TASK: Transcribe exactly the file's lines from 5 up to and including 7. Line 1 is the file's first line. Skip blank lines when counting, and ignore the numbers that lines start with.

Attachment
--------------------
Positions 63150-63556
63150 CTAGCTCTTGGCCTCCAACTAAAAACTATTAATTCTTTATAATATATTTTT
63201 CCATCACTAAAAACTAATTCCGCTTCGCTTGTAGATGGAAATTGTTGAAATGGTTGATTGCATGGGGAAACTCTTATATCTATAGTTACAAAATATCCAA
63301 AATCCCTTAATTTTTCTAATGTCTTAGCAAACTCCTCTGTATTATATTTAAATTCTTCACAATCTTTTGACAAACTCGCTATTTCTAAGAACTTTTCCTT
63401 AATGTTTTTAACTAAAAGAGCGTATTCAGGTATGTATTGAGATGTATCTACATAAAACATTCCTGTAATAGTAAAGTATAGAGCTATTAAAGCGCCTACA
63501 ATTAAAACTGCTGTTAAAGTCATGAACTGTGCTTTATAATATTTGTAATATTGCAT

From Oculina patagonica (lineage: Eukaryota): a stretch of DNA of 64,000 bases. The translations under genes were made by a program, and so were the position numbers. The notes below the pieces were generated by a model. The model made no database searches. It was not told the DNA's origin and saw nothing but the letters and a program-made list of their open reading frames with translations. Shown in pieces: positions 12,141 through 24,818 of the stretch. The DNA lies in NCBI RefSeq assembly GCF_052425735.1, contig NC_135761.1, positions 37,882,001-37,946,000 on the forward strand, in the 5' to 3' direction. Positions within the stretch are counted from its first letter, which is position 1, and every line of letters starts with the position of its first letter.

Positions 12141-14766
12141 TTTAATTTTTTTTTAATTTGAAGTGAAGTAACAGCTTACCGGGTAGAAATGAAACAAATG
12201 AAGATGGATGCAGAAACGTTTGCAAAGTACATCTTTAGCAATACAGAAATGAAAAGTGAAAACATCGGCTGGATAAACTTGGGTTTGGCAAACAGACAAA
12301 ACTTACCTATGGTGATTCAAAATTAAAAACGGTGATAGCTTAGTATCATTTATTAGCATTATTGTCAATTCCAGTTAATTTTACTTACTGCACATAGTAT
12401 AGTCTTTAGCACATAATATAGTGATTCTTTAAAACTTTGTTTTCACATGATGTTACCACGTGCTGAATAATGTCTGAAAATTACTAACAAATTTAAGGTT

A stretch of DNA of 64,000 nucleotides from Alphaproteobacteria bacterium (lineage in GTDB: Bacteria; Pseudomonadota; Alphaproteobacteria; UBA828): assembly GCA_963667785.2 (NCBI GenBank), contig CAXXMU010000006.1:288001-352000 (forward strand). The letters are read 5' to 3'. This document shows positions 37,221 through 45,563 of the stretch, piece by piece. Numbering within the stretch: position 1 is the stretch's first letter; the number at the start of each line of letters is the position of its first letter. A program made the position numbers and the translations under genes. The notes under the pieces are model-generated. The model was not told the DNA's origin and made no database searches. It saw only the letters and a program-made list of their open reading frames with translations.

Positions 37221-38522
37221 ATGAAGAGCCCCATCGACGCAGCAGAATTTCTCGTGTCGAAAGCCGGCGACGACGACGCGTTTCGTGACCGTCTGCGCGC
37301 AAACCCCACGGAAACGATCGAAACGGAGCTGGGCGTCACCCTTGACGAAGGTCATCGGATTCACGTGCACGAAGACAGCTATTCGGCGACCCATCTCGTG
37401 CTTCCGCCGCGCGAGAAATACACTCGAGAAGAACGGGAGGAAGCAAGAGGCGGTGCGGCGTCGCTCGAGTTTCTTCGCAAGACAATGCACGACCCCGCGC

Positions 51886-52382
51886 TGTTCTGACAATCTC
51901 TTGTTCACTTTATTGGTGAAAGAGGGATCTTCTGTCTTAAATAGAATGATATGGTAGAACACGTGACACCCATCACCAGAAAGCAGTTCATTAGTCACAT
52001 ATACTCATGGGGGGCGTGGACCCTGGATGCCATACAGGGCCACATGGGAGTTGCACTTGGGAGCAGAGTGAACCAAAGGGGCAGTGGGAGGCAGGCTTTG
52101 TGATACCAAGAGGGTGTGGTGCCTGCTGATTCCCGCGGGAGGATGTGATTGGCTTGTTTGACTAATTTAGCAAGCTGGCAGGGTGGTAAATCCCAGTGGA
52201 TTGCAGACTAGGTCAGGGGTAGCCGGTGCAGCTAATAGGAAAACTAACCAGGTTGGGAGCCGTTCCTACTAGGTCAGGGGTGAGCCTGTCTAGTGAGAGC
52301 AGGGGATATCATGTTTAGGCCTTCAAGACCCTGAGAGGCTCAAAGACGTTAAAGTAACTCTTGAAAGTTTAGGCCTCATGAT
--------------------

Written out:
63401 AATGTTTTTAACTAAAAGAGCGTATTCAGGTATGTATTGAGATGTATCTACATAAAACATTCCTGTAATAGTAAAGTATAGAGCTATTAAAGCGCCTACA
63501 ATTAAAACTGCTGTTAAAGTCATGAACTGTGCTTTATAATATTTGTAATATTGCAT

From Oculina patagonica (lineage: Eukaryota): a stretch of DNA of 64,000 bases. The translations under genes were made by a program, and so were the position numbers. The notes below the pieces were generated by a model. The model made no database searches. It was not told the DNA's origin and saw nothing but the letters and a program-made list of their open reading frames with translations. Shown in pieces: positions 12,141 through 24,818 of the stretch. The DNA lies in NCBI RefSeq assembly GCF_052425735.1, contig NC_135761.1, positions 37,882,001-37,946,000 on the forward strand, in the 5' to 3' direction. Positions within the stretch are counted from its first letter, which is position 1, and every line of letters starts with the position of its first letter.